Heart-shaped boxes full of sweet treats may only seem fitting for Valentine’s Day, but Korean markets and street food stalls say otherwise.
Starting in early November, stores and vendors throughout South Korea stock up on a vast assortment of the popular snack Pepero, according to Ji-Hye Lee, a writer for The Korea Times. These chocolate-covered biscuit sticks are at the core of the beloved holiday, Pepero Day, and are one of many food products trademarked by Lotte Corporation.
Before it became such an iconic treat, Pepero was commonly shared among middle and high school female students. The exact year and location in which Pepero Day first began is unknown. But, it is believed to have been started by two middle school students who exchanged Pepero in hopes of becoming tall and slim like the sticks, according to WNUR News speaker Emily Kim. The date November 11 was specifically chosen because 11/11 resembles two pairs of Pepero sticks.
Kim further elaborated on the myth of Pepero Day: if a person eats eleven packets of Pepero in eleven seconds at 11:11 AM or PM on November 11, they will become thin. Although this is the likely origin of the holiday, it has evolved over time and is now celebrated similarly to Valentine’s Day.
It is most common for romantic partners to exchange Pepero as an expression of love, but family, friends and coworkers can also share the snack to show appreciation for each other, says Lee. With flavors ranging from hazelnut to strawberry to cookies and cream, there is something for everyone to enjoy.
There is, however, a history of cultural conflict behind Pepero Day. The Japan-based Ezaki Glico Co. has long accused Lotte Corporation of copying one of its signature products, Pocky.
Glico launched its chocolate-covered pretzel sticks in 1966 and initiated Pocky Day in 1999 as a promotional event, according to Alastair Gale, a writer for The Wall Street Journal. The exact date for Pocky Day is written as 11/11/11, which denotes the eleventh month of the eleventh year of the then-current Japanese emperor’s reign; it is also a reference to the shape of Pocky sticks.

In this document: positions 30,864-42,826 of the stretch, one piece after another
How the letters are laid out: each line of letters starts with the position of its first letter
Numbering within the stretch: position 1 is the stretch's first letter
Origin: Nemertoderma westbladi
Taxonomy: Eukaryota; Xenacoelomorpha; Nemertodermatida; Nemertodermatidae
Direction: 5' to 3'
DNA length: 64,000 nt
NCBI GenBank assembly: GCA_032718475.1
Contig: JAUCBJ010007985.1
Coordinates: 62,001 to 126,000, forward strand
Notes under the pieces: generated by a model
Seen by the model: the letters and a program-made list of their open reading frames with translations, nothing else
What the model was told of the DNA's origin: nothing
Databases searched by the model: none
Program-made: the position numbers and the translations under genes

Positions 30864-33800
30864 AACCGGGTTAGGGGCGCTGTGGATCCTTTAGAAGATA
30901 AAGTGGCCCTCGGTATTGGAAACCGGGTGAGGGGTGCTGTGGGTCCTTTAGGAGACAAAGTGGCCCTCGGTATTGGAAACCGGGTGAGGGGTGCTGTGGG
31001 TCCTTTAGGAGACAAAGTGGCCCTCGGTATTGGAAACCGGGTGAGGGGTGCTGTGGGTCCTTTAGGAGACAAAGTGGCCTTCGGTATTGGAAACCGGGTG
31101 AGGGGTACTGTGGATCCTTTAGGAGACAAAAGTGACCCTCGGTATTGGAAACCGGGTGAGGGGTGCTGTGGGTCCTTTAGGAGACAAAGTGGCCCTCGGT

Meanwhile, Lotte began producing Pepero in 1983, and around the early 1990s, introduced Pepero Day based on the story of the two students in order to boost sales. Glico stands by its claim that Pepero is a copy of Pocky. Lotte, with 50% of annual Pepero sales occurring between September and November, denies this and continues to defend its products and promotional events.
The conflict between the two companies continues amidst ongoing cultural tensions between South Korea and Japan, which can be traced back hundreds of years through colonialism and war.
Nevertheless, Pepero Day is celebrated across South Korea as a part of local culture and tradition. Sharing the same date as Garaetteok (가래떡) Day (an annual celebration of a traditional rice cake symbolizing long life and prosperity), families and communities can come together and express their affection for one another with both these foods.
This November, look out for these chocolate-covered snacks in your nearest supermarket and show your loved ones how much they mean to you.